AA - I do feel the responsibility.  I started the project.  I lost Steve, and out of that experience came the A Graceful Death exhibition and the feeling that I could, and should, work with those who are dying.   I ask deeply personal questions of my sitters about their life and death, I make them public by painting them, and I take the time I spend with each of my sitters to heart and sometimes feel overwhelmed by their strength, their vulnerability, and their kindness in joining the exhibition.  I can cope, but I am constantly made aware of my own mortality.  I do have a network of good friends who work with the end of life, who keep me grounded and wise.  It is exciting too, that the exhibition, and the raising of awareness of end of life issues, now includes new working projects in collaboration with these excellent people that keep me grounded and wise.

For example, I am co-hosting the showing of a film called "I Am Breathing" http://www.iambreathingfilm.com/  about a young father and his struggle to live and actually breathe, with his Motor Neruon Disease.  The MND Association as asked for as many people as possible to host this film to raise both funds and awareness of the disease, and my Sound Therapist friend Sarah and I are making an evening of it on the 6 July here in Bognor (in the under stairs cupboard if I am not careful).  We will offer the film, some food and a discussion for £10 per person.  All proceeds go to the MND Association.  Contact me on antonia.rolls1@btinternet.com if you would like to come.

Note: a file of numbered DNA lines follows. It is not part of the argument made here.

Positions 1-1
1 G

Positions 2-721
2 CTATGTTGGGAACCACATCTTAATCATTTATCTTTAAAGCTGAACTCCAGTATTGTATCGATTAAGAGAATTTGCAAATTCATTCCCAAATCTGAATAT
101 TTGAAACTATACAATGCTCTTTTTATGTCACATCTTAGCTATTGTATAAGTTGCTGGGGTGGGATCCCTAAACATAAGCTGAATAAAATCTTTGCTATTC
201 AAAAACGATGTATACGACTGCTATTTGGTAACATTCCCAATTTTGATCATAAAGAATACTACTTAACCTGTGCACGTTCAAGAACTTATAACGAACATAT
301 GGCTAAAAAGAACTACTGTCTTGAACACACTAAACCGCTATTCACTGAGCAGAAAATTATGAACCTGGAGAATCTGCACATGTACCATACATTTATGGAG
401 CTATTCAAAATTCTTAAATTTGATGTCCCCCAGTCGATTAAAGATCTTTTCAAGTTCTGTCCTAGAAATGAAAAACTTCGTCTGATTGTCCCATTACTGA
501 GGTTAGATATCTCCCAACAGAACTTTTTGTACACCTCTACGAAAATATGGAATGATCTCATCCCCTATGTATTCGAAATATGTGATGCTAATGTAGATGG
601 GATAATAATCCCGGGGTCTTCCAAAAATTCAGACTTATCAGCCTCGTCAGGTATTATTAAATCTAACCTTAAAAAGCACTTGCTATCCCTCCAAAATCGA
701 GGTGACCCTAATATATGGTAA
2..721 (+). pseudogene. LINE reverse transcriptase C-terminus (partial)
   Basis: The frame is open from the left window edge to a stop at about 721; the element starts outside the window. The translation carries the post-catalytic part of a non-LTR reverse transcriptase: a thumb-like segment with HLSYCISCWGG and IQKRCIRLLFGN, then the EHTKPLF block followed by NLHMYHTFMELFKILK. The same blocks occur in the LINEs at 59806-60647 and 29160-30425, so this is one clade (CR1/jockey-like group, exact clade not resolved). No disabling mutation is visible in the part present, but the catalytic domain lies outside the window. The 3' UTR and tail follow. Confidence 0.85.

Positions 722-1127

Me - It seems that your life is not all about painting then.

AA - I have found in all my work as an artist, that 70% of my time is spent organising, emailing, talking, travelling, doing all things connected to painting, while only 30% is spent painting.  Before starting a painting, I spend time working out what would look best, and much time talking to the sitters.  And when I am actually painting, I spend huge amounts of time gazing out of the window and thinking.  In fact, I would say, that the hardest thing I ever do, is paint.  I am absolutely compelled to do it, I have set my life up around doing it, but it is not easy.  Sometimes it physically hurts me.  But it is what I am here for, and I would die half a person, quarter of a person, if I did not do it.

Me - I see the time ticking away.  I believe you have to and collect Claire, and to prepare Eileen's room and do a hundred and one other things.  Thank you for stopping to talk to us.  This really has been a scoop!

AA - No no, thank you!  Before I go, I want to post a little photo of the bracelet that I made while staying with my dear friend in Ireland.  She is so creative and talented, she is inspirational.  Her latest thing is to create metal stamped jewellery, and she taught me how to do it.  I made a limited edition, puffing and panting, of Affirmation Bracelets. Most of my efforts to do this ended up with wrong spellings and sentences like Yes Plose instead of Yes Please.  That is why they are a limited edition, only a few of the bracelets ended up making sense.


And now, it is time to rush off and collect Claire.  Lunch Claire?  Oh, yes plose.